Wednesday, February 13, 2008

'Lake' Mead reservoir likely dry in 6 to 13 years

LAME boat harbor in 2007: going, going, gone

LAS VEGAS -- The 'Lake' Mead reservoir, also known as LAME, is drying up and could be gone by 2014-21, says the respected and independent Scripps Institution of Oceanography in San Diego.

"We were stunned at the magnitude of the problem and how fast it was coming at us," said marine physicist Tim Barnett, who co-authored a paper examining the fate of Lake Mead. "Make no mistake, this water problem is not a scientific abstraction but rather one that will impact each and every one of us that live in the Southwest."

Barnett and co-researcher David Pierce, a climate scientist, said they used conservative estimates in reaching their conclusions and suggested even more dire conditions are possible. Their peer-reviewed findings will appear in the journal Water Resources Research, published by the American Geophysical Union.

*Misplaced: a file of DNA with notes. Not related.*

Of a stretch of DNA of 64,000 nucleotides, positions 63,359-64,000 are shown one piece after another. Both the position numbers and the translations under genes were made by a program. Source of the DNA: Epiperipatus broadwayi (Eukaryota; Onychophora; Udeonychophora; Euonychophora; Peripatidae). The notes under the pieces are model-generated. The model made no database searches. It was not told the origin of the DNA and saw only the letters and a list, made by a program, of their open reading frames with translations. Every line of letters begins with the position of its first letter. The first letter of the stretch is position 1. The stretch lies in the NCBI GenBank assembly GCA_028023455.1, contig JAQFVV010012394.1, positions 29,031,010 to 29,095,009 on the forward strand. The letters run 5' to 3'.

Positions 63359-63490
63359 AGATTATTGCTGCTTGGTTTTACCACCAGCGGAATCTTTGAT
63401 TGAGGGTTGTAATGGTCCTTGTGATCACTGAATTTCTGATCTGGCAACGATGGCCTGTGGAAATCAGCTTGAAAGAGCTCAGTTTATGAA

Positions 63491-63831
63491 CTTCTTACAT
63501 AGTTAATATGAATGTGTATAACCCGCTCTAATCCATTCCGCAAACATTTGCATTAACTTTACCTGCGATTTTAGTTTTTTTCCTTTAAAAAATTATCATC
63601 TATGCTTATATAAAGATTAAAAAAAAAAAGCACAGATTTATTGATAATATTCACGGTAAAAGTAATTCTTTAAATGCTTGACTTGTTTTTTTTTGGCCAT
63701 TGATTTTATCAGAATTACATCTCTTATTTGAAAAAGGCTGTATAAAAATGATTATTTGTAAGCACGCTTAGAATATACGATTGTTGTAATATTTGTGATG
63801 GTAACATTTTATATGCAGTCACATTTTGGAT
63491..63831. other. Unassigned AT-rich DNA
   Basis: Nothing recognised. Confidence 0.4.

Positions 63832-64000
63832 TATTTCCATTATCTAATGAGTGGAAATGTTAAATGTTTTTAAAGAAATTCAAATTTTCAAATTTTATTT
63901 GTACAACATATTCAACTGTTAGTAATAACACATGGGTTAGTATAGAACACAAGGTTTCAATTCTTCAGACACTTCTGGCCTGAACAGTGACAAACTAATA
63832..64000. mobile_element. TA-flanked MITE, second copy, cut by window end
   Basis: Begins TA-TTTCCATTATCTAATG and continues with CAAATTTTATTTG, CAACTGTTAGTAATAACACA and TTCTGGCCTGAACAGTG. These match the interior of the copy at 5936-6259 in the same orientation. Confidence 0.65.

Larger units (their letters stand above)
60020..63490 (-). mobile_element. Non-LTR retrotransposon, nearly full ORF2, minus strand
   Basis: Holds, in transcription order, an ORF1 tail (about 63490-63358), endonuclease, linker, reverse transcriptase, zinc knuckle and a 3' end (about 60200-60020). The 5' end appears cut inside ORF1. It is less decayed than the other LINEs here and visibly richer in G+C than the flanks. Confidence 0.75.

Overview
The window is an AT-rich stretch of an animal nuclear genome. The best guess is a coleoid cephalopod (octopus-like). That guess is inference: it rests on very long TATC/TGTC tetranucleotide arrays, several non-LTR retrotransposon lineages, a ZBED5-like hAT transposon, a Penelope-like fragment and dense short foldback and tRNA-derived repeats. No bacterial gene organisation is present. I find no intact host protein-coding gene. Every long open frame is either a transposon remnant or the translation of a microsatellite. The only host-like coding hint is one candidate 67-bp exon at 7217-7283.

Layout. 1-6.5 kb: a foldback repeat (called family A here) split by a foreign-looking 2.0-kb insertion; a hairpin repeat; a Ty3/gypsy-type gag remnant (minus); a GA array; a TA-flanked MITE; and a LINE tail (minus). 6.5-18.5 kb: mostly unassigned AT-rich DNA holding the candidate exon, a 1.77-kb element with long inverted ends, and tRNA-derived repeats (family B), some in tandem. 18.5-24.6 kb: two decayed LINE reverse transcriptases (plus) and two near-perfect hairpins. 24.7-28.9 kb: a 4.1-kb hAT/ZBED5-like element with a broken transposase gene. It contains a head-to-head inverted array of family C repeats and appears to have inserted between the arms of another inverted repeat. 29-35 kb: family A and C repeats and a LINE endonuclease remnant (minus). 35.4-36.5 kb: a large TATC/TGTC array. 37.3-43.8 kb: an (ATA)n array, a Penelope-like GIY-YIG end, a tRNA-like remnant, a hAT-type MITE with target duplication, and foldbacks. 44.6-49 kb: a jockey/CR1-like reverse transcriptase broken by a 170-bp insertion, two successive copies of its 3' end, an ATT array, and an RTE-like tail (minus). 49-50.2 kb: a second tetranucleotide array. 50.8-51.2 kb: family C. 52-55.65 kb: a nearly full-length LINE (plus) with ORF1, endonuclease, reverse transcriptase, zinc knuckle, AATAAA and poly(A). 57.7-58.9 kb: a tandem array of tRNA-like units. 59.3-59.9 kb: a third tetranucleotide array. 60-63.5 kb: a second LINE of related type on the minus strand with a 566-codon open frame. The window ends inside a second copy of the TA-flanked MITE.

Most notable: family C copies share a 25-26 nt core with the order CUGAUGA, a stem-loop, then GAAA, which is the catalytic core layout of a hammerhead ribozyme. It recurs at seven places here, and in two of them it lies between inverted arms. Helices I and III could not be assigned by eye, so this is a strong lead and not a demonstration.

Central Arizona Project officials like Larry Dozier, who's agency, budget and jobs are based on selling us dwindling bad CAP water, say it isn't so. Who are you going to believe, independent scientists, or water-hogging conflicted CAP bureaucrats? I'm with the scientists.

This is just the latest example of why trying to rely on the CAP for future water supplies, as Tucson is doing, is unwise and a potential disaster. The lower Colorado River and CAP likely will not be a reliable water source for Arizona in this hotter, drier time of global warming related climate change in the southwest.

Will our water managers and elected officials act now, or will they just pray for more rain? Developers, bureaucrats and politicians continuing to encourage millions more people to move to the southwest under these conditions is unwise and unethical.

Making tough but critical decisions to secure our water future is a top reason I'm running for the Arizona House of Reps.

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